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hkspike

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Two minor annoyances - of course, I might have missed a setting - the Back button on my mouse doesn't take me back to the previous page.Despite a minor tweak of the Default Search engine, Chrome gives me my search results in Chinese. Sure, I live in Hong Kong but maybe Google need to realise that the IP address alone does not define language. There is no obvious language switch button.The spell checker on this page does not recognise Google as a word!

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Two minor annoyances - of course, I might have missed a setting - the Back button on my mouse doesn't take me back to the previous page.!
The "Home" button on my Logitech keyboard doesn't do anything when I make Chrome the default browser. Even if I go into the keyboard software and change the Home key from its default task (open the home page) to open a web page, nothing happens. Switch back to IE as default, and the Home key works. Another annoyance is that when Chrome is running, the hard drive seems to be constantly running. I wonder if eventually Chrome will be blamed for premature failure of hard drives B)
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Wow I tried it and had no problem at all. It not only grabbed my bookmarks but the saved passwords I have for sites. I too, am a bit of a fan of google, I use their gmail and share documents with friends online through their googledocs. I do find chrome fast loading sites too.

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The "Home" button on my Logitech keyboard doesn't do anything when I make Chrome the default browser. Even if I go into the keyboard software and change the Home key from its default task (open the home page) to open a web page, nothing happens. Switch back to IE as default, and the Home key works.
That sounds more like a Logitech hardware/software problem. It's probably hardwired by default to start up IE by using a shortcut to the internet explorer folder. Try changing it to Firefox or Opera and see if the problem still persists - if the same problem occurs with Firefox, then it's a Logitech issue and has nothing to do with Chrome.I have to say that I'm really surprised to see Google jumping into the browser wars. After some 7-8 years after Firefox's entry into market, IE continues to hold a large marketshare. Depending on the stats you use, Firefox & Opera still has less than 20% share of the market. That just goes to show you how difficult it is to change people's browsing habits. And just like the comment I made about Slepnir browser a few weeks ago, being a late comer into the browser war is not in Google's favor. Especially when you consider all this controversy swirling around data privacy issue - people are going to be skittish about 'experimenting' with a new browser which may or may not be sending out private data. I know myself after reading all about these data privacy "issues" on Chrome, i am less enthused about trying out their browser than I was about a week ago. I don't care even if it's on my system even on a temporary basis - I don't care for any ambiguously worded EULA or some software that's going to send out data silently in the background.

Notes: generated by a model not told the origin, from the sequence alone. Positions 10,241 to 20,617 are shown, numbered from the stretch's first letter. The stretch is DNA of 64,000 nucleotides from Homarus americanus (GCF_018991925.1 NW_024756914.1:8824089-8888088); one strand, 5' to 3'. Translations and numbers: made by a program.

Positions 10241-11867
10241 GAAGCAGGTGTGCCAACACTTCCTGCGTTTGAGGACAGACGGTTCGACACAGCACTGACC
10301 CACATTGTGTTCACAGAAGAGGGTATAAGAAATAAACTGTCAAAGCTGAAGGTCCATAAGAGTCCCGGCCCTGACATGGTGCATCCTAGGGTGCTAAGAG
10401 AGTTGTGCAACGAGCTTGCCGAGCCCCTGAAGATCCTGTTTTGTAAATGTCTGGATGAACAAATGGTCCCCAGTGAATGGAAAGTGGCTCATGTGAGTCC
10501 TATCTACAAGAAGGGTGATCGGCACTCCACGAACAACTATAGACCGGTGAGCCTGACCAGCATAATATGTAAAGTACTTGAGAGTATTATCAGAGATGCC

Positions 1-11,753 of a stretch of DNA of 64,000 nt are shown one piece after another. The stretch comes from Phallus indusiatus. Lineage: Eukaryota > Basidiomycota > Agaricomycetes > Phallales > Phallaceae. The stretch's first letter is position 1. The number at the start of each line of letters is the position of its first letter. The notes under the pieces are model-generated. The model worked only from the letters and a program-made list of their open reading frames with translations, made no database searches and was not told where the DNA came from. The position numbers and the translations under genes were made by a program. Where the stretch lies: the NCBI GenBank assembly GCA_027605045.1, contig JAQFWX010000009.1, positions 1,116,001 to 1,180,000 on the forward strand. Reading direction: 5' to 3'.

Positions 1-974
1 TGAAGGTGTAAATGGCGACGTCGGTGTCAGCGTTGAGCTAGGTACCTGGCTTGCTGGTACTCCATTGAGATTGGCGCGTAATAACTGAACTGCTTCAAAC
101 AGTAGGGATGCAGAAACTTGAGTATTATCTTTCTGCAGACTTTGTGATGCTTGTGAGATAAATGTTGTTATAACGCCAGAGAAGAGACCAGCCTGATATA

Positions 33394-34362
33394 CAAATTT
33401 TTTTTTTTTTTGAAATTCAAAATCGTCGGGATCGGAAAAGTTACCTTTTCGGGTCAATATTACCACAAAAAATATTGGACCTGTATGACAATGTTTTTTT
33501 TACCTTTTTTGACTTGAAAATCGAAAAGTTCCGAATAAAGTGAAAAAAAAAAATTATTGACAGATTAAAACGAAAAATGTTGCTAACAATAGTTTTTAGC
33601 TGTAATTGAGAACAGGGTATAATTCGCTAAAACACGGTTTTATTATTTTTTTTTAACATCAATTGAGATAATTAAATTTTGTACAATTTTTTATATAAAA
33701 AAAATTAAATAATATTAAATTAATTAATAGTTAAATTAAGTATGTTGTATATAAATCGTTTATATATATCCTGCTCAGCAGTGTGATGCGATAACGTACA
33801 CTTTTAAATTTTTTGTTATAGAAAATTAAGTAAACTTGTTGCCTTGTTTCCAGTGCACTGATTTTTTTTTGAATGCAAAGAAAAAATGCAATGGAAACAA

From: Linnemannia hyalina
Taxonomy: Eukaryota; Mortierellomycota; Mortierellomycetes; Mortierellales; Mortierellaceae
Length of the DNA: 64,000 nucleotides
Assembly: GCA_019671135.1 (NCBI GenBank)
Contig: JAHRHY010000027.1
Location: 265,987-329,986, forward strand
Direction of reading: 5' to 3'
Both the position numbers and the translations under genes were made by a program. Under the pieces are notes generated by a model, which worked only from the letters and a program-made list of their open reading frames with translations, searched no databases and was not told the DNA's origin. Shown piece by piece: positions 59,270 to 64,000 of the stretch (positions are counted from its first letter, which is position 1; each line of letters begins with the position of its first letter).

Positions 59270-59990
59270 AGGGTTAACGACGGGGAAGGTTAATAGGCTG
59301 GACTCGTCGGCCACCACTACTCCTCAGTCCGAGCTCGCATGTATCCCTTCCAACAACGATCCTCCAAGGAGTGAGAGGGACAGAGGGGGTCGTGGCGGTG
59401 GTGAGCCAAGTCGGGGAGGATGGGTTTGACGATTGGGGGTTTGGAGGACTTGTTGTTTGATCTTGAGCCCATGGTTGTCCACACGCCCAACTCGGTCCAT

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  • 3 weeks later...

google's success is based on sharing gathered data (and i don't mean results of its web spiders...)i loaded chrome.it is billed as fast and lots more space to display a web page.in a simple side-by-side comparison with ff (i have dual 19" lcd's...) i see precious little difference.turning off ff toolbars produces similarly sized web pages.of course the cloud-craplet thing it's 'sposed to be good at too....anyway, google's success is based on gathering data about you... (o, did i mention that?)

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I'm back to using IE7. The constant whirring of the drive when I'm using Chrome got to me. I have one little problem printing the Google calendar with IE and I'll fire up Chrome to do that since it works o.k. The text is a bit fuzzier with Chrome and I don't feel like playing with the settings to get it right. And since there's no WOT (Web Of Trust) for Chrome at the moment, I'm reluctant to do a search with Google in Chrome.

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the deal is that chrome launches a new instance of itself w/every tab. yikes!! so, it's doing a lot of work.per google, that's so when a website crashes a browser tab, the rest of the tabs run as they are a separate exe in a separate memory space.